Putting Brett Kavanaugh on the Supreme Court is very normal Republican politics, and that’s exactly the problem.
By Matthew Yglesias
Donald Trump is not a normal president or, indeed, a normal person. But on Monday he did pick a normal conservative jurist to nominate to the Supreme Court, Brett Kavanaugh.
There’s something reassuring, perhaps, for liberals in this boring pick, even if they disagree with Kavanaugh’s positions. Perhaps a “normal” pick is a sign that American politics and government might be able to return to some semblance of functional democracy.
Indeed, the entire Kavanaugh cycle from working for Ken Starr to working on the Bush v Gore case to ensure that the popular vote loser would take office regardless to his ruling in favor of large-scale disenfranchisement in South Carolina is very normal.
Under this mindset, the problem is Trump. He is at the center of American norms slippage. If he changes America changes. But that effort to place Trump’s sheer aberrancy at the center of American public life — a trend I’ve dubbed normcore politics — suffers from critical weaknesses. The fact that Kavanaugh is normal underscores how real the risk is to democracy. It doesn’t mitigate it.
The attacks on norms that many fear will outlast Trump’s presidency started long before he took office. And Kavanaugh supports them. His positions pose an immediate threat to voting rights and democratic regulation of the economy. They validate the years-long sequence of norm-shredding maneuvers by Mitch McConnell and total abdication of congressional oversight responsibilities that have brought us to this point. Normal is bad as not normal, or even worse.
But if you insist on viewing all of politics primarily through the lens of normal vs. not normal, you willfully blind yourself to the real threat. …
(Commoner Call cartoon by Mark L. Taylor, 2018. Open source and free for non-derivative use with link to www.the commonercall.org )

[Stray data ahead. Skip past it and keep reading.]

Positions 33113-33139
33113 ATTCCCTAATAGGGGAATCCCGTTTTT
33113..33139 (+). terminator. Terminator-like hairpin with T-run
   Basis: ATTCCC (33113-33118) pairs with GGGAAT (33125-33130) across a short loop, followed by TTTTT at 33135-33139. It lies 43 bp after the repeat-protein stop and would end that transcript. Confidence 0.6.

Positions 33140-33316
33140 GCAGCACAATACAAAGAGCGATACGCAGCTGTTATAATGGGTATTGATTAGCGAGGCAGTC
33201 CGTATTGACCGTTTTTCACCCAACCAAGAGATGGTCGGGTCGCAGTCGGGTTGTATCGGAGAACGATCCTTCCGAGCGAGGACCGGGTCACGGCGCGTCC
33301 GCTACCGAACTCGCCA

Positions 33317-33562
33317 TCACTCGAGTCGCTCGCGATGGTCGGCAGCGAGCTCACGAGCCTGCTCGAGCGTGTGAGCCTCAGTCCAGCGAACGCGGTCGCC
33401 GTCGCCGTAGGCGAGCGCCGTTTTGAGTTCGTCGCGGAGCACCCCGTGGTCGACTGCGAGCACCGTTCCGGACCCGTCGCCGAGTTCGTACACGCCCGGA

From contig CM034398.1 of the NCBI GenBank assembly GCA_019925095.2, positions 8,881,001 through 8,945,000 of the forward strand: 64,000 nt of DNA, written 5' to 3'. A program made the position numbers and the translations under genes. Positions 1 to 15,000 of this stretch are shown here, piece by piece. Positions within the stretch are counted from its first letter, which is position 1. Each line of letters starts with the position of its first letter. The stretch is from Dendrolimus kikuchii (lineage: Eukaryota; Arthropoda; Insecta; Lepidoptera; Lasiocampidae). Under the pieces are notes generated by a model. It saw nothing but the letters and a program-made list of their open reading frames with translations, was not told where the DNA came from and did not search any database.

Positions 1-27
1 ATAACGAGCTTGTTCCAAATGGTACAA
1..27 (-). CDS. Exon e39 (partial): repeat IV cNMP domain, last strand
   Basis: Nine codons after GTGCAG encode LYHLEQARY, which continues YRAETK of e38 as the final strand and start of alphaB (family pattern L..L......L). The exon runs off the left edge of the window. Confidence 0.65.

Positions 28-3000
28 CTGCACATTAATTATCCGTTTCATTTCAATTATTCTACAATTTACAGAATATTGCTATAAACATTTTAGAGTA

- Former CIA Analyst Warns ‘Republic is burning’ Because American Institutions Are Not Up To Battling Trump’s Authoritarian Rule — Appearing on Don Lemon’s CNN program, Bakos expounded upon a tweet where she warned that “the republic is burning.” … Read the Rest and 9-Minute Video
Who Is Brett Kavanaugh, President Trump’s Supreme Court Pick?
By Domenico Montanaro
President Trump has chosen Brett Kavanaugh, a conservative judge from the U.S. Court of Appeals for the D.C. Circuit — often thought of as the second-most-powerful court in the country — to replace Justice Anthony Kennedy on the Supreme Court.
Kavanaugh is a connected Washington insider with roots in politics in the George W. Bush White House. He has written almost 300 opinions for the D.C. Circuit in 12 years — and he is only 53, which means he could serve on the high court for a very long time.
Some conservatives, though, question his bona fides, and he is controversial with Democrats because of his role investigating President Bill Clinton as part of the Starr investigation in the 1990s. And he now believes that a sitting president should be protected from litigation and criminal investigations because they “are time-consuming and distracting.”
Notably, in an era of hotly partisan politics, Kavanaugh has said that it’s important not to be a partisan when one becomes a judge. “Check those political allegiances at the door when you become a judge,” Kavanaugh said in 2015 in a speech at Catholic University’s law school.
He also spoke at length about the necessity of humility. Part of being a good judge, he said, is, “Don’t be a jerk.”
Here’s what you need to know. …
Inspiring Resistance Video: One Billion Rising
By Abby Zimet
Common Dreams (7/9/18)
Protests have already begun against the nomination of Brett Kavanaugh, a pro-gun, anti-choice/health care extremist on record as believing the president is immune from criminal prosecution, thus proving the sick criteria for a SCOTUS choice evidently predicated on two words: abortion and indictment. We take inspiration from a 2013 One Billion Rising flash mob vowing to “break the chain” of sexual violence and, these days, its many accompanying ills, and from Indivisible: “The fight is on.”